Wednesday, December 5, 2007

The Best Teachers

On Monday, one of my teachers passed away. On the same day, another of my mentors “no longer with us” joined me by video to help me teach a class of aspiring language teachers. The former is Mildred Godwin Taylor, who lived 93 years on this planet. The latter is Kenneth Lee Pike.

Both teachers in very personal ways continue to teach me. For instance, Aunt Mildred and Dr. Pike renew my reluctant respect for Aristotle (if only in this respect):

As of Monday, I’m reminded that 17th century Lincoln School Headmaster John Clarke opined that “Alexander was right in claiming that he had owed more to Aristotle his teacher than to Philip his father.”

Is this all that different from Philip Yancey’s learning from Fred Rogers (aka “Mr. Rogers”) the value of giving personal and public credit to one’s best teachers? Yancey, “recovering from church abuse,” is inspired by Rogers to write the book Soul Survivor: How Thirteen Unlikely Mentors Helped My Faith Survive the Church. The author details all that he’s learned from Martin Luther King, Jr., G. K. Chesterton, Paul Brand, Robert Coles, Leo Tolstoy, Fyodor Dostoevsky, Mahatma Gandhi, C. Everett Koop, John Donne, Annie Dillard, Frederick Buechner, Shusaku Endo, and Henri Nouwen.

Now I’m challenged to do this if just briefly in a blog post. And I’d like to make it a meme:

Who are the thirteen teachers who have most personally influenced you and how?

Would you share your baker’s dozen of mentors with the world?

Here, in some chronological order, are my teachers and the greatest bit of what each one has taught me:

1. Mom, taught me to read and, then, still teaches me to learn from good *teachers.

2. Dad, teaches me the measure and the capacity of a man.

3. Aunt Mildred modeled humility and service to students, even a 16-year-old atheist who watched her enjoy and contemplate her incarnate God.

4. Ἰησοῦς ὁ Ναζωραῖος models humility and service to many, translating a 16-year-old boy out of his atheism into enjoyment and contemplation.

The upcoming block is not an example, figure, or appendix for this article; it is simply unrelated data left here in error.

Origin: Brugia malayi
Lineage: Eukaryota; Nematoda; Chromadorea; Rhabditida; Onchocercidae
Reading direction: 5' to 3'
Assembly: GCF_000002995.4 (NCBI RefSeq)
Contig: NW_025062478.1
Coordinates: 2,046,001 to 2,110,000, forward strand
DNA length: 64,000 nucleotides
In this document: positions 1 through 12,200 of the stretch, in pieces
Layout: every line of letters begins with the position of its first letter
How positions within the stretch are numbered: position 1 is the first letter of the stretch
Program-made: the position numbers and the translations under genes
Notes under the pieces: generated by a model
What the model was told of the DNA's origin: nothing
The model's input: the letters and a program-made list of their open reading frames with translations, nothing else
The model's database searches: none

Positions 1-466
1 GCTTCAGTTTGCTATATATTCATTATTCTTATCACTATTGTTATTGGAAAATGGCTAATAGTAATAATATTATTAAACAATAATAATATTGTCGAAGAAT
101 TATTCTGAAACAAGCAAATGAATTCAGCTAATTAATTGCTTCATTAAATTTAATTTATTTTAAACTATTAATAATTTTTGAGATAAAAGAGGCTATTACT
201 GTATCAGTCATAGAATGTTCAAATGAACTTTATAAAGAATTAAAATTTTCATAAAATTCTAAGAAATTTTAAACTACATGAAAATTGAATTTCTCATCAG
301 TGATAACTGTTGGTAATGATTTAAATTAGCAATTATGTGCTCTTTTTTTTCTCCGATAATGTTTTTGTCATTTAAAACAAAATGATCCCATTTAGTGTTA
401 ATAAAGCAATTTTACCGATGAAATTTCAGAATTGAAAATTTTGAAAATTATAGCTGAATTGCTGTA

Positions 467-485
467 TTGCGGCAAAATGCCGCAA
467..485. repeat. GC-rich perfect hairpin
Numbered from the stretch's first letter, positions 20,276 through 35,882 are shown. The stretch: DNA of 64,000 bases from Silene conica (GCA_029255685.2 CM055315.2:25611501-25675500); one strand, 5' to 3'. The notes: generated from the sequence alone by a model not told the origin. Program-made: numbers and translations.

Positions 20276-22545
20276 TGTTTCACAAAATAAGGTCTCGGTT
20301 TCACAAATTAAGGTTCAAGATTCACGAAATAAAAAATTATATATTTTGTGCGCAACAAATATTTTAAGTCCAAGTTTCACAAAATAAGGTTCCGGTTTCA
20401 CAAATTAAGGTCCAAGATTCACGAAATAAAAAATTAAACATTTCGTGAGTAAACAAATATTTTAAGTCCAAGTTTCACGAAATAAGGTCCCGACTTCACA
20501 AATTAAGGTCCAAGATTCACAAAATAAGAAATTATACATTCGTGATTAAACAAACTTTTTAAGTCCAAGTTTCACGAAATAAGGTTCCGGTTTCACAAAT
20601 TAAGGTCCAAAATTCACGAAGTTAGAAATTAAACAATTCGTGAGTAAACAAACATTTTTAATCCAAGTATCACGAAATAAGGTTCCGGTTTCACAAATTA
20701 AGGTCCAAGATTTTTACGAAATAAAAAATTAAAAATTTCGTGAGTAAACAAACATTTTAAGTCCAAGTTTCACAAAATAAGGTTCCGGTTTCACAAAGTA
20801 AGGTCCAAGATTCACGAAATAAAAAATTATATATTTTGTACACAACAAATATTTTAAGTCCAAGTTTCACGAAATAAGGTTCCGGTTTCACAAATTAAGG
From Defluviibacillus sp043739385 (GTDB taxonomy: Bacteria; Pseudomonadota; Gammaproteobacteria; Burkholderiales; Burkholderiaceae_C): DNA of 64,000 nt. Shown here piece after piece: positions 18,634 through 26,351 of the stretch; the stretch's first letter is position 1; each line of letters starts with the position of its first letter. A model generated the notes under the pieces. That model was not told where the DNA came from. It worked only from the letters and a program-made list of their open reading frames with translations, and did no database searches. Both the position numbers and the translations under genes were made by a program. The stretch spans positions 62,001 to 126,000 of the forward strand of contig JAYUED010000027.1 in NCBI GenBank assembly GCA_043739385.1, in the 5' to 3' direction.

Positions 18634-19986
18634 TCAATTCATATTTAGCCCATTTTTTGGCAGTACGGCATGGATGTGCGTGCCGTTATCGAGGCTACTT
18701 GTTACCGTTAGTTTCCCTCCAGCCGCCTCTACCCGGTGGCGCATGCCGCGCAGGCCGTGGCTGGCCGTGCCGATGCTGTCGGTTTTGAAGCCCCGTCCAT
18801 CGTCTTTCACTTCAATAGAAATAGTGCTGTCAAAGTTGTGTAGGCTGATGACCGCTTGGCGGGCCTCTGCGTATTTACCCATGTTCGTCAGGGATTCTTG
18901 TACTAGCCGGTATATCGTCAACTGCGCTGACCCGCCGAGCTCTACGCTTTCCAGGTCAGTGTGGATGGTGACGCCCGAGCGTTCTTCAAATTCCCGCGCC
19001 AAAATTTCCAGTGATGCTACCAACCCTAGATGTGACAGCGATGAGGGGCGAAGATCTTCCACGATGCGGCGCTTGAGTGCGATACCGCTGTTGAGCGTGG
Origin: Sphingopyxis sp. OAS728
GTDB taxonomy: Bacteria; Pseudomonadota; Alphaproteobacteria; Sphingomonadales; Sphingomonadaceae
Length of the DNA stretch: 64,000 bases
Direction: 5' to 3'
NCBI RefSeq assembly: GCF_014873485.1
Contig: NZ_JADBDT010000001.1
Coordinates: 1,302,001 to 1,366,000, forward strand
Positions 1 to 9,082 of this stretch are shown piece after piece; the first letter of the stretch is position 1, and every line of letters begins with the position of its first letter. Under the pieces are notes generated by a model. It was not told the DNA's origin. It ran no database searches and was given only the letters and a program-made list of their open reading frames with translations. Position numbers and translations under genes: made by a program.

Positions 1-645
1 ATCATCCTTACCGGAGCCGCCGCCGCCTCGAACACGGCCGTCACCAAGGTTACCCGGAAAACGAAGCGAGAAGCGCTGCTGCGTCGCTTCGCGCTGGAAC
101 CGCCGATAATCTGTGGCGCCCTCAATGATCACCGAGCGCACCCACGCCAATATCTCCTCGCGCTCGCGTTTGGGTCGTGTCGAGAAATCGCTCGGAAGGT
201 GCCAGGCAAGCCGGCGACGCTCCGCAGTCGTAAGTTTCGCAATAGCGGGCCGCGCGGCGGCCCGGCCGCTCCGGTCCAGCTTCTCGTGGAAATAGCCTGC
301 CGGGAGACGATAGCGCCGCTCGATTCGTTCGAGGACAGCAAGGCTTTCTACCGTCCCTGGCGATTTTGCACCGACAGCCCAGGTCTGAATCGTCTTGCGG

5. Dr. Richard Cutter taught me enthusiasm in learning Greek by his electric eccentricity in teaching.

6. Julie, my best friend and life partner, teaches me to live passionately with honesty.

7. Dr. Kenneth Lee Pike taught me good language and behavior for being an outsider and an insider (either one moving towards the other).

8. Schaeffer, my one and only son, teaches me to be loyal to friends and to enjoy one’s compulsions.

9. Hallie, my eldest daughter, teaches me to talk thoughtfully with high ideals.

10. Amelia, my youngest daughter, teaches me to laugh a lot.

11. Dr. Charlotte Hogg teaches me feminisms and rhetorics of those in the margins from my places of privilege.

12. Dr. Richard Leo Enos teaches me rhetoric of the Greeks and Romans by his own masterful rhetoric of complex simplicity.

13. Dr. James Reeves teaches me how the ceiling on my spiritual maturity is my social-emotional immaturity (and that there are twelve steps ahead).

*My other teachers, the other top 13 my Mom by teaching me to read taught me to learn from, include these I’ve never met: Anne Lamott, Anne Carson, Jacqueline Jones Royster, Nancy Mairs, Edith Schaeffer, Francis A. Schaeffer, C. S. Lewis, Philip Yancey, Dallas Willard, Matthew, Mark, Luke, and John.

Now I tag these friends:


In a late update, I tag some very interesting bloggers:


Anonymous said...

A beautiful post and tribute. I also was greatly impacted by Dr. Pike, who lived out being serious and deep without excluding humor and hilarity. He also showed a joy and delight for systems and how language works, which was infectious. And then, what a surprise to see such deeply moving poetry flowing out of this intellectual man.

Soul Survivor was one of the most memorable books I have read. It is fascinating and deeply moving to read biographical vignettes of people in the context of how their lives shaped and impact another person.

Thanks again for this post.

J. K. Gayle said...

Welcome back, Eclexia! Thanks for your memories of Dr. Pike; yes, a deeply moving and deeply moved human being. And I appreciate your notes on Philip Yancey's inspiring teachers and book about them.

David Ker said...

Hey this was sweet. I should have read this before I wrote my post: